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  The explosive growth of the Web and of VirtualLearning Environments (VLEs) like WebCT hasbrought easy access for teachers to onlinecommunication tools. Many academics are nowgrappling with how best to use them in theirteaching. There are several advantages that may begained by having discussions online. Online‘discussion’ by its nature creates a written artefactthat documents both process and product. Studentshave flexibility to contribute to the discussion at atime and place that suits them. They also gain time toreflect on their contributions and those of others.Although the basic principles and many of thetechniques of managing group discussions areessentially the same online as those for face-to-facediscussions, there are important differences.Teachers new to online conferencing often confrontquestions like, ‘How do I get the students involved inan online discussion?’ and ‘How do I keep themengaged?’ Even more important, especially forteachers of on-campus modules, is ‘When and forwhat is an online discussion useful and appropriate?’Time is an important issue in online conferencing.Questions arise like ‘How long should an onlinediscussion go on for?’ and ‘What is an acceptabledelay before someone replies to a question?’ Thetempo of an online discussion is different from that of a face-to-face one and it may take some time for abeginner to get used to it. Teachers and students mayboth be rightfully concerned at the impact of onlineconferen-ces on their time. Poorly designedconferences inexpertly moderated can be enormous‘time sinks’. Following some simple guidelines canprevent this.Computer Mediated Communication (CMC) has beenused in some form in higher education for twodecades or more. There is by now a fairly substantialbody of research literature on the educational use of CMC. What follows are some snippets of advicebased on the research literature and informedpractice. This paper concentrates on asynchronousconferencing (also called threaded discussion) ratherthan synchronous (real-time ‘chats’), because this isthe most widely used form, especially with on-campus students. Avery short list of some usefulresources on the topic for teachers in HigherEducation is provided at the end of this paper. Teacher/tutor as facilitator The simplest and most common form of onlinecommunication is email. Email discussion lists, or‘listservs’, were an early form of asynchronousdiscussion tool that are still used for academic andprofessional purposes. These have largely beensuperseded for educational purposes by morefunctional web-based bulletin or discussion boards.There are functional differences between conferencingusing web-based bulletin boards and email. Email isan example of ‘push’ technology, where a message isdelivered only to those to whom it was addressed.The recipient is usually notified when they receivenew messages, and they will likely read them rightaway. Conferencing requires the members to activelygo to their web-based conference and search for newpostings. Individuals will likely be involved in morethan one conference, so they will have to open eachone in turn to read their new messages and respond if they want to. Moreover, every message posted to aconference is public to all other members of theconference.Teachers who begin using online communicationtools must be prepared for a shift of the locus of control in the discussions, away from theteacher/lecturer, towards the students. Rather thanusing physical presence and/or personality toinfluence a discussion, the e-moderator must rely ontheir ability to persuade. Phrases like ‘from a sage onthe stage to a guide on the side’ and ‘teacher as afacilitator’ are commonly used to describe this changein the teacher’s role. But it should be noted that agood ‘facilitator’ does not imply a passive one. The ‘e-moderator’ must actively work to ensure onlinediscussions engage students and lead to high qualityeducational outcomes. Take the time to induct students in CMC Before students can independently use onlinediscussion tools to construct knowledge, they mustbecome comfortable and proficient using theenvironment. Salmon (2000) offers a five-step modelof teaching and learning online that emphasises theimportance of online socialisation and familiarisationwith the environment.At a very basic level, this means that students need tobe taught how to reply to messages, create newdiscussion threads, how to customise their onlinediscussion environment, and so on. At a morecomplex level, they may need to overcome an initialreluctance to ‘expose themselves’ and their ideas toscrutiny in the relatively more permanent (thanspoken discussion) environment of an onlinediscussion. The e-moderator must be able to create Designing and managing effective online discussions 1 www.brookes.ac.uk/services/ocsd/  Greg Benfield27 June 2002 Oxford Centre for Staff and Learning Development OCSLD Learning and Teaching Briefing Papers Series  ©Oxford Centre for Staff and Learning Development 2002  2OCSLD 2002 and foster an environment in which participants feel‘safe’ to voice their opinions and are respected fortheir views.To begin with, those new to online discussions mayprefer to ‘lurk’, or be non-contributory browsers. Thisis very normal. New e-moderators often worry abouttheir ‘lurkers’, but these concerns are misplaced. Suchstudents are probably learning, just doing it ‘quietly’.Some will take longer than others to ‘speak up’. Thee-moderator needs to ensure that there are a varietyof activities for students to do that encourage activeengagement of all them. As with any classroom, therewill be quiet ones and ostentatious ones. Theimportant thing is to ensure that everyone in theclassroom/conference has equal opportunity to learn.Techniques for managing ‘dominant’ students orsupporting reticent ones in online discussions aresimilar to those used face-to-face. Email may take theplace of the ‘private chat’, but the most importantthings are careful organisation of groups, and wherenecessary their re-organisation, and a tutor’swatchful eye and timely interventions to guide thediscussions and set the standards. Strive to humanise the environment The absence of all the sensory cues normally presentin face-to-face communications can reduce a web-based learning environment to a cold, sterile place. Itis very important to emphasise being personal inonline communications. Students should beencouraged to use personal forms of address(Murray, 2000b), and to add clear comments as tohow certain remarks should be taken if there is roomfor ambiguity. (Sarcasm, for instance, does notconvey well online. Some jokes may appearparticularly heavy-handed and distinctly un-funnywhen offered in written form.) The best way of teaching this is to model it by doing it yourself,making explicit to the students that you are doing itand why.We often forget just how important is the socialchitchat that occurs in our classes and lectures until itis removed (or it interferes with the educational goalsof the session). For this reason it is useful to providestudents with a discussion topic or conferencespecifically designated to be for social, non-academicdiscourse. This allows and encourages socialcommunication and also provides a place for it tooccur without confusing or distracting from the goalsof the learning activities.Whether online or face-to-face, new groups in whichthe members don’t know each other need ‘ice-breakers’ to help get them working together. Perhapsan ‘introductions’ topic, to which all add a brief ‘bio’by way of introduction, preferably with a photo (that‘humanising’ element). This is a useful activity thathelps participants learn to use the discussion toolsand allows them to put ‘faces/characters’ to thenames they will see listed beside the discussionpostings. Games may be played to add fun. Forexample, rather than an ‘introductions’ conference,you can set up a conference of anonymous postings,in which members contribute a short ‘story’ aboutthemselves that does not identify who they are.Everyone then engages in a ‘20 questions-style’exercise, anonymously asking questions of the others,with only ‘yes/no’ answers allowed, that aim toidentify the contributors of all the srcinal postings.Aprize is awarded to the first correct (or most correctas there may not be time to complete it) list posted.Be sure to guess how long such activities may take.Keep them short and snappy. Establish clear guidelines for conduct of thediscussion The ‘e-moderator’ needs to set clear, explicitprotocols or guidelines for the conduct of thediscussion (Murray, 2000a). Protocols for onlinediscussions vary widely according to mode(synchronous/asynchronous), purpose (‘informal’discussion, debate, role play, group project, problemsolving exercise, review of academic papers, etc.),level of course (graduate/undergraduate/continuingprofessional development) and, of course, thepersonal ‘style’ of the individual teacher/tutor/ academic who will moderate the discussion.Guidelines should include things like:ãhow frequently or on which days students canexpect tutors to read and respond to postings;ãthe kinds of content that is or is not appropriate(eg, ‘don't post technical queries, send them to thehelp desk’, or ‘use email rather than the discussionboard for private communications’, ‘observe“netiquette” norms’, etc);ãsize and style of postings (eg, ‘make your point inyour posting, not in an attachment’, ‘keeppostings brief, no more than two screens’,‘spelling,punctuation and grammar are irrelevant’, etc).For example, you may be looking for clarity of thought and vigorous exchange of views, and for thediscussion to stay tightly focussed on one or twomain themes. So you might 'ban' long-winded'dissertation'-style contributions, say by setting amaximum line length, or a ‘two screens maximum’.There will be discussions where a relatively highlevel of formality is required, for example incompilation of position papers or analysis andcritiques of journal articles.Many students will be nervous about whether theircontribution will be similar to those of otherstudents. Others will worry about whether they are‘saying’ the ‘right’ thing. Some students will try toimpress their teachers and all students need to know‘the bottom line’. So you have to make it very clear tothem what it is that will impress you and what it isthat won’t. It gets in the way of learning if studentshave to figure this out by trial and error. The best  ©Oxford Centre for Staff and Learning Development 2002  3 www.brookes.ac.uk/services/ocsd/  way to do this is by making your guidelines quiteexplicit and modelling them yourself in your ownpostings. Online discussion should be purposeful andcollaborative The most active and effective online discussions arehighly purposeful and task oriented. If students donot see an immediate educational and/or practicalvalue in the exercise, then they will not be inclined todo it. Busy students will not offer up valuable time topost their thoughts and suggestions to other studentsfor philanthropic reasons.Discussions should focus on a task, and they shouldinvolve a ‘product’. No matter how interesting adiscussion topic may appear to be, students willseldom take the time and trouble to participate in anonline discussion because of its inherent interest (atleast at first). There is little point, for example, inasking students to ‘discuss the use of capitalpunishment in Victorian Britain’ for the next week. Atutor introducing a face-to-face seminar with such aninstruction would likely be met with silence, somenervous giggles and possibly some tentativequestions seeking information about what she/hewants to hear. The outcome is undefined and thestudents will be uncertain or confused about whatthey should do.Care should be taken to ensure that participation inonline discussions provides a useful advantage tostudents. Why, for example, would they not simplymeet in the café if they are on-campus, or talk to eachother on the phone if they are distance learners? Theanswer usually lies in the fact that the online‘conversation’ provides a text-based digital record of thoughts, concepts, plans, answers, strategies,proposals and the like. This digital artefact may becompiled, edited and converted to various otherforms.The educational aims of the discussion of ‘capitalpunishment in Victorian Britain’ are probably to havestudents acquire political, social, historical, and/orethical information about the topic beforehand, andanalyse and evaluate the arguments presented basedon a variety of criteria. As in a face-to-face seminar,the discussion is a means to an end: to engagestudents with the content on various levels. Like aface-to-face seminar, a good online discussionpresupposes preparatory activity. For example, thestudents could be asked to research and prepareposition papers on the issue as a prelude to debate. Adifference and benefit of the online discussion overthe face-to-face one is that this ‘preparatory’ activity(eg, research, reading, initial problem solvingattempts, etc) can take place in tandem with theonline discussion, which stretches out over a periodof possibly weeks. New information can becontinuously brought to bear on the onlinediscussion, while face-to-face all the preparatoryactivity needs to have been completed before thediscussion takes place. Structuring online discussions The e-moderator needs to provide a structure for thediscussion, for without structure students may groupthemselves into ‘for’ and ‘against’ camps based ontheir existing beliefs and experience and never trulycome to grips with the content. For them to want to‘discuss’ the issue there needs to be clear reason forpeer collaboration. Hence, the debate could beorganised in teams, and the ‘products’ of these smallgroup discussions would be their positionpapers/arguments. There may also be a team orteams of online adjudicators, who may create aproduct – a synthesis of the debate. As withclassroom activities, the greater the scope forstudents to choose their topic, or the format of theirreport/presentation/solution, etc, the greater thelikelihood of them animatedly expressing theirdiverse points of view and learning from each otheras they do.In general, to encourage students to ‘talk’ to eachother they need to be set challenging tasks in whichthe sharing of their ideas, experiences, knowledgeand skills is useful. Small (5–10) collaborative groupsthat prepare solutions to problems, or presentations,or reports to share with the larger group (as well asyou, the tutor) are the best way to achieve this. Theanswer to a question asked by one student might berelevant to many, so post answers to an FAQ(frequently asked questions) conference/topic/forumwhere all can see. Such a forum can quite quicklybuild up into a valuable resource for current andfuture cohorts, and students will begin to add to itthemselves if encouraged to do so.It is much harder to make modifications ‘on the fly’to online discussion than face-to-face discussions.The effect of a tutor’s intervention into onlinediscussions may take longer to be realised than in aface-to-face seminar. It takes more time to persuadeonline participants that the discussion is going off ona tangent than suddenly using a loud voice, orstanding in the middle of the room clapping one’shands, for instance. On occasion, the tutor’sintervention may be disregarded entirely. Amongstother things, this means that online discussions needto be carefully planned. Their intended outcomesmust be absolutely clear. Good online discussionsrarely happen spontaneously. Online discussions need deadlines Discussions never work well if they have no clearbeginning or end and participants enter and leave asthey see fit. The attempt to make online courseshighly flexible, so that students can ‘work at theirown pace’, is fraught with difficulty at the best of times, providing busy students with a host of opportunities to procrastinate. Online discussion ‘attheir own pace’ is doomed to failure. There is little The Oxford Centre for Staff and Learning DevelopmentOxford Brookes UniversityGipsy Lane CampusOxford OX3 0BPTel: 01865 484610Fax: 01865 484622Email:ocsld@brookes.ac.uk Web:www.brookes.ac.uk/services/ ocsd/ Date modified:22 February 2002Other papers in this series areavailable athttp://www.brookes.ac.uk/ services/ocsd/4_resource/ 4_resource.html  ©Oxford Centre for Staff and Learning Development 2002  4OCSLD 2002 value to you or me if you offer a solution to myproblem of six months ago. I’ve already moved onand you’ve wasted your time. Moreover, schedulingconferences aids students with their time manage-ment in general. If they know in advance when theywill have to devote time to an online task, they canplan ahead.Here are some tips from Gilly Salmon (2000 p44) toprevent conferences becoming ‘time-sinks’:ãclearly specify the expected time to be spentãinexperienced online learners and e-moderatorswill need longer than experienced ones, so buildin extra time for themãmake sure the online time is used for what it’sgood for (don’t force-fit activities into CMC)ãreduce face-to-face activities by as much as onlineactivities have been increasedãask participants to do one or two important onlineactivities in a time bounded way, within a timelimit, until they gain experience at managing theironline timeãset clear expectations of frequency of tutor ‘visits’to the conferences.Web-based discussion boards skilfully used cangenuinely be time savers (or at least not time wasters)for teachers, even those of very large classes. But to beso, you must set tasks that require students to talk toeach other. If they end up wanting to talk to you allthe time you will be quickly overwhelmed by thesheer volume of responses you need to make. One of the chief advantages of web-based discussion boardsover email is that you, the tutor, can ‘talk’ to everyoneat once, much as you can in a classroom. If you findthat you are engaging in multiple one-to-oneconversations with students online, then you mayneed to reassess the design of your discussion activity. Online discussions need tutor feedback Like good face-to-face discussions, online discussionsrequire periodic and timely summaries. The e-moderator has a critical role to play in identifying keyissues remaining to be addressed, making explicitideas or issues that have newly emerged, suggestingpaths for further development, and so on. Agood e-moderator has to both stand back and let theparticipants have their say and also intervene todirect the discussion into useful channels. There isconsiderable value for learning in encouragingexperienced online students to play this role,especially in collaborative group activity. But to do sothey need to be taught, by the tutor first modellinghow to do it and then making explicit the techniquesthey used.Providing timely feedback is important. If studentquestions go unanswered for too long, they will tireof posting them (and eventually tire of logging on atall). This imperative needs to be weighed againstlimitations on tutors’ time. ‘Timely’ in this casedepends on what expectations students have as towhen they can expect replies to their queries. This iswhy you have to make these explicit from the outset;eg, ‘I will respond to postings on Mondays,Wednesdays and Fridays’, or ‘you can generallyexpect a reply within 72 hours’.What newcomers to online teaching often miss is thatin general there is a need for more active offering of ‘verbal’ (in this case written) confirmation of studentefforts online than there is face-to-face. For onlinestudents, ‘no news’ is not necessarily ‘good news’, inthe way that it might be face-to-face. If you arecirculating around the room watching students work,your approval of what students are doing may beinferred if you do not speak to them or intervene intotheir work. You are probably also offering non-verbalconfirmation in various ways. Online there is noconfirming eye-contact, approving smile or pat onthe back. If students’ online actions are notacknowledged, then they may be left with theimpression that they were not noticed. Even thesimplest online events, from the submission of anassignment, to the entry into a discussion of apreviously reticent student, or the unevencontributions of members of a particular group, willneed to be actively acknowledged in a way that isdifferent to the face-to-face context.Reassurance and praise go a long way. It is importantto offer students plenty of positive feedback andencouragement, simply to indicate that you arepaying attention and believe that their work isprogressing as it should. Do not forget that you canalso create expectations of high standards by callingattention to good postings or important observations. Online discussions should be assessed Although some students may feel that a topic isinherently interesting, many will not and they willavoid participating unless compelled. To put itbluntly, there must to be a clear link between thetime students invest in the online task(s) and theirfinal grades. Like it or not, the bottom line for moststudents is ‘what’s it worth?’ The answer has to beclear and explicit at the outset. Mandatoryparticipation (a ‘hurdle task’) is not, by itself, theanswer either. If all that is required of students istheir ‘participation’ in a discussion forum, the levelof contribution will probably be shallow andperfunctory.How to assess, what to assess, when to assess?Complex decisions at the best of times. There is asbig a range of answers for CMC as there is for face-to-face discussions. Some give a nominal ‘mark’ forparticipation. Sometimes just certain contributionsthat students make to discussions are assessed. Forinstance, students may choose their ‘best’ threecontributions for grading. Some use CMC to allowpeer assessment of student projects or solutions.Davies (2001) describes a system in whichindividuals are graded on their justification for the  ©Oxford Centre for Staff and Learning Development 2002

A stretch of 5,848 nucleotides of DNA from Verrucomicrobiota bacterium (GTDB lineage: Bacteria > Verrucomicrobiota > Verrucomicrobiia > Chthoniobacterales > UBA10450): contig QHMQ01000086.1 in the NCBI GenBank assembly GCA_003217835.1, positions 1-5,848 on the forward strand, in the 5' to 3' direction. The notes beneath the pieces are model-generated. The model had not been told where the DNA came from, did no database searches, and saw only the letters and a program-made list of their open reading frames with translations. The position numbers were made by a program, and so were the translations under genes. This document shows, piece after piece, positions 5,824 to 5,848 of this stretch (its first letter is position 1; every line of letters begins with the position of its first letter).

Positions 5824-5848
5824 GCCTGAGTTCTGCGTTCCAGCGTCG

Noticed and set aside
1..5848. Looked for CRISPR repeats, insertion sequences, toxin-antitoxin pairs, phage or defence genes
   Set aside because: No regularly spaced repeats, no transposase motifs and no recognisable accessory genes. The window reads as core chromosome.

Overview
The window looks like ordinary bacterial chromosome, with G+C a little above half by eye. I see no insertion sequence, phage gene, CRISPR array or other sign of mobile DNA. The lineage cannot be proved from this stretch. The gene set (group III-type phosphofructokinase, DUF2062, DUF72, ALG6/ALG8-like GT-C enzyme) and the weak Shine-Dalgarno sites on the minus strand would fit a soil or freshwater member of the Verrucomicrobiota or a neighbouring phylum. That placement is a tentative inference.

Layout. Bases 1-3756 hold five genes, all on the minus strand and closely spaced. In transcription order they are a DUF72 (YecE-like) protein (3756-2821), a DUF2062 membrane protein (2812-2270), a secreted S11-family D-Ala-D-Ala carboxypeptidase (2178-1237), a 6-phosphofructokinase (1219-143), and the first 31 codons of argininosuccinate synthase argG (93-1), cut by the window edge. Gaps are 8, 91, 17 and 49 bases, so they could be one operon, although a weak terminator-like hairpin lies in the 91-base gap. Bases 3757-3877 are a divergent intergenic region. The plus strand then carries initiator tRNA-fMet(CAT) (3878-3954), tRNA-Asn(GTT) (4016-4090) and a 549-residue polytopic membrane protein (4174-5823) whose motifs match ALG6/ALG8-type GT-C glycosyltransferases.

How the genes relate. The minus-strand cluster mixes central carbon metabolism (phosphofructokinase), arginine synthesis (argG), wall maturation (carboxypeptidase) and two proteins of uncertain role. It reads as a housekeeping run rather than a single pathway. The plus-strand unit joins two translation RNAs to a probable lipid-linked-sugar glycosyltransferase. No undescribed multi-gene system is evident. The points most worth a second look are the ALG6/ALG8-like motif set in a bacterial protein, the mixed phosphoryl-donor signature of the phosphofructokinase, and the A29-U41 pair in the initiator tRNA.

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Jan 30, 2018